Autumn Statement fails to shift polls
Enemies have incentive to remove Sunak now
Braverman positioning continues
One week ago, the government released the Autumn Statement - widely seen as the opening shots of the general election campaign. Indeed, the obvious politics behind it sparked a gamble on an Election Date between Apr-June 2024 into 3.55/2. Whilst that market remains largely a guessing game, the main ones look increasingly fixed.
In our market to win Most Seats, Labour remain rock-solid favourites at 1.162/13, equivalent to an 86% chance. For an Overall Majority, they are at 1.364/11 (73%).
Turnaround looks ever less likely
There have been plenty of historic turnarounds during the final months before a general election and bettors searching for trading value will doubtless point to Keir Starmer's ordinary ratings and potential flakiness of Labour's lead, as their agenda comes under greater scrutiny. I cannot, however, endorse any bet on the Tories as things stand.
The state of play looks remarkably fixed. The Tories haven't recorded 30% in 47 opinion polls since that catastrophic October night when losing two ultra safe-seats in by-elections. There have been 168 polls since they polled 31%. To put those numbers in perspective, they scored 31% at the 1997 general election - their worst ever result, reduced to 165 seats, 253 behind Labour.
New MRP projects historic low
We have a new MRP projection from Survation today. It shows the Tories winning just 149 seats and I suspect that tally may be inflated, because the Lib Dems seem likely to fare much better, at Tory expense.
Beyond the numbers, there is little to suggest a comeback. The Autumn Statement was competently delivered and spun, boasting about falling inflation and handing out a generous tax cut to 27M people. But the reality from OBR forecasts, of the highest tax burden since WW2 and further squeezes to living standards on the horizon, is the bigger story.
Energy, mortgage costs to worsen matters
In addition to energy prices, rising interest rates are a ticking timebomb that could worsen the government's already grim position. As Patrick English from Yougov explains in great detail here, these rising mortgage costs disproportionately affect Tory-held seats in the so-called 'Blue Wall'. With each passing month, tens of thousands of voters come off cheaper fixed-rate deals.
This is a strong argument for an early election. Matters will only get worse. The government's relatively light legislative agenda announced in the King's Speech also points that way. In any case, what could the government achieve in the five months between May and October, including a long parliamentary recess?
I recommended a bet on April-June on these pages at 6.05/1 (17%) several months ago and am happy to stick with it. In addition to the above reasons, I believe Rishi Sunak understands the potential nightmare of the UK election running concurrently with the US election, amid well-publicised assaults on democracy by Donald Trump. Nigel Farage is sure to back Trump and Liz Truss has got her endorsement in early. Many Tories are sure to follow.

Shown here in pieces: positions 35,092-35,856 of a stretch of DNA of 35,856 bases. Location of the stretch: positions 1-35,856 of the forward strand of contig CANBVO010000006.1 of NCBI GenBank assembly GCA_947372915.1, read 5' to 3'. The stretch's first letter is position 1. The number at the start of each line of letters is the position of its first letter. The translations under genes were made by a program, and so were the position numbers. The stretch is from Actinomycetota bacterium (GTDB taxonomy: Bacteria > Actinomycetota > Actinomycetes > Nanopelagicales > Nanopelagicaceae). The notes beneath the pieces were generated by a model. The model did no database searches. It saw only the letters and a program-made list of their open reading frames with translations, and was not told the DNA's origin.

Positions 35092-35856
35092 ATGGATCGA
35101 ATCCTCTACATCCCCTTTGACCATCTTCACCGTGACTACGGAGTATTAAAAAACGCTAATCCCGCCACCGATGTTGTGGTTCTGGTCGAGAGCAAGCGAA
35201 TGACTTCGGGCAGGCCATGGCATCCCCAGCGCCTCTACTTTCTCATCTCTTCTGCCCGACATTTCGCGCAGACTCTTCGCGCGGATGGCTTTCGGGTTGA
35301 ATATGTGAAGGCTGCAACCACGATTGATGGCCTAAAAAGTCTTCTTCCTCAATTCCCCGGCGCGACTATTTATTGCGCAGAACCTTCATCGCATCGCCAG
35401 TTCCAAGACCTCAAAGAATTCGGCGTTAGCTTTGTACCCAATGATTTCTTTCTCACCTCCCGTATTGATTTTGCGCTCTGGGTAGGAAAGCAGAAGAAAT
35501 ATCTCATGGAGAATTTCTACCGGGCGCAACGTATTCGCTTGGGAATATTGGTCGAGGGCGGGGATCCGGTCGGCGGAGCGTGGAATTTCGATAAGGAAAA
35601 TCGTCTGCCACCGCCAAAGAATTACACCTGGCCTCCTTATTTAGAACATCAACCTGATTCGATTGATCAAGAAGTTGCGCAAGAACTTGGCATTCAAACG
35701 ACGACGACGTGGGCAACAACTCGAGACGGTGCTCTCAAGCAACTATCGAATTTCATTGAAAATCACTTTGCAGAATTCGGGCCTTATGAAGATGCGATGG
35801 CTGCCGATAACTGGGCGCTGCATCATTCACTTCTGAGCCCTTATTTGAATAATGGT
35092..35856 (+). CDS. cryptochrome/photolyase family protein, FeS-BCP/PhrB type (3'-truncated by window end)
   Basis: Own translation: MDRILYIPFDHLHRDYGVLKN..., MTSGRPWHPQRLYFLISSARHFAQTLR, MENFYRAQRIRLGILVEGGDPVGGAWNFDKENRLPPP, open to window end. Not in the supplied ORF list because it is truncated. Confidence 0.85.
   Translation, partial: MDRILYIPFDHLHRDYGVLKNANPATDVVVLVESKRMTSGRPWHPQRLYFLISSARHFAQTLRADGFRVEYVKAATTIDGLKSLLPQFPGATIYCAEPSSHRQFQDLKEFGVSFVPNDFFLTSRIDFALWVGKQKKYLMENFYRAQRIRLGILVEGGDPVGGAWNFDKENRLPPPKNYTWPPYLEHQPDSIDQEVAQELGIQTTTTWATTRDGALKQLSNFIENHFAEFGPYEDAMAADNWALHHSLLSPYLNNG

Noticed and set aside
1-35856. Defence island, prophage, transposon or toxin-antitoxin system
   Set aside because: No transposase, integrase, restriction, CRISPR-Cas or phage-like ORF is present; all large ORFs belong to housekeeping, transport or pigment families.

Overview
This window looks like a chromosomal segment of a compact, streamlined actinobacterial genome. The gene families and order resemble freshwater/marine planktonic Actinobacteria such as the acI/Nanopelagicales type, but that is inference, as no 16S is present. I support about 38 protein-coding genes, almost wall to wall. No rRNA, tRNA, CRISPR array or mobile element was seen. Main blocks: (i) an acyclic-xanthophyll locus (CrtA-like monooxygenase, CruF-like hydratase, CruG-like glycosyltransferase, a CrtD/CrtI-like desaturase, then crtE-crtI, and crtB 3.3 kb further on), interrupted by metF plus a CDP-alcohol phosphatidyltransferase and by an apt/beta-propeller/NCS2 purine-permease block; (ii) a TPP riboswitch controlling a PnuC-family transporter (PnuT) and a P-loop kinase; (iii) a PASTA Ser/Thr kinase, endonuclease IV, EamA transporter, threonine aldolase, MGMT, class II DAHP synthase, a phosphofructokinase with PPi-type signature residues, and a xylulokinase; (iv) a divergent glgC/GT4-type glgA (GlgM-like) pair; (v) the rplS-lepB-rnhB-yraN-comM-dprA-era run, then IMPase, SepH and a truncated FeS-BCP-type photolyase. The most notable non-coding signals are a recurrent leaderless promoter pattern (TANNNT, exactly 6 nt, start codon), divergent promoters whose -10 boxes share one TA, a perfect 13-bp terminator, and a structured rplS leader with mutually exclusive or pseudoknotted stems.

Could Sunak be removed pre-election?
This assumes Sunak will still be in charge. Our market rates him over 80% likely to lead the Tories into the election, and dismisses a Confidence Vote being called as just 25% likely. I think the latter at least is an underestimate.
Sunak is proving totally ineffectual. When chosen, he could point to being more popular than his party. No longer. Sunak is not short of enemies and critics from within. Truly awful moments like this week's humiliation at PMQs must increase plotting among MPs.
A 'Redwood Moment' remains possible
Back in May, as the 'National Conservatism' Conference effectively declared war on mainstream conservatism, I wrote in Politics Live about the possibility of a 'Redwood Moment'. This refers to Tory backbencher John Redwood's challenge to John Major in 1995. It was always doomed to fail, but set up a leadership bid after they lost the election and made him a standard bearer for the Eurosceptic faction.
It has been very obvious from even before her sacking that Suella Braverman is positioning herself. On Monday, the Telegraph claimed to have seen a copy of an agreement between her and Sunak to introduce tougher immigration policies. With net migration running at record levels, do not underestimate how much pressure Tory MPs are under from activists and voters on this issue.
Also on Monday, Sunak sparked a row with Greek PM Kyriakos Mitsotakis over the Elgin Marbles. I smell a distraction. Whilst the row has been widely mocked and isn't going to move the needle, it did capture airtime. Just as the shock return of David Cameron did a few weeks ago. This type of short-term news distraction seems about the sum of Sunak's abilities right now.
The arguments against challenging or removing Sunak are obvious. It will make them look even more divided and ridiculous to install a fourth leader in the same parliament. There's no evidence that an alternative would fare any better.
But on the other hand, Tory MPs are famous for ruthlessly ditching unpopular leaders and they have the mechanism to do so. I'm sure that, if desired, Sunak's enemies could muster to send the required letters to the 1922 Committee.
Whether it occurs or not, I reckon the odds about a Confidence Vote are too high. Take the 5.04/1 (25%) now and let's reconsider if and when speculation, and drama, arrives.
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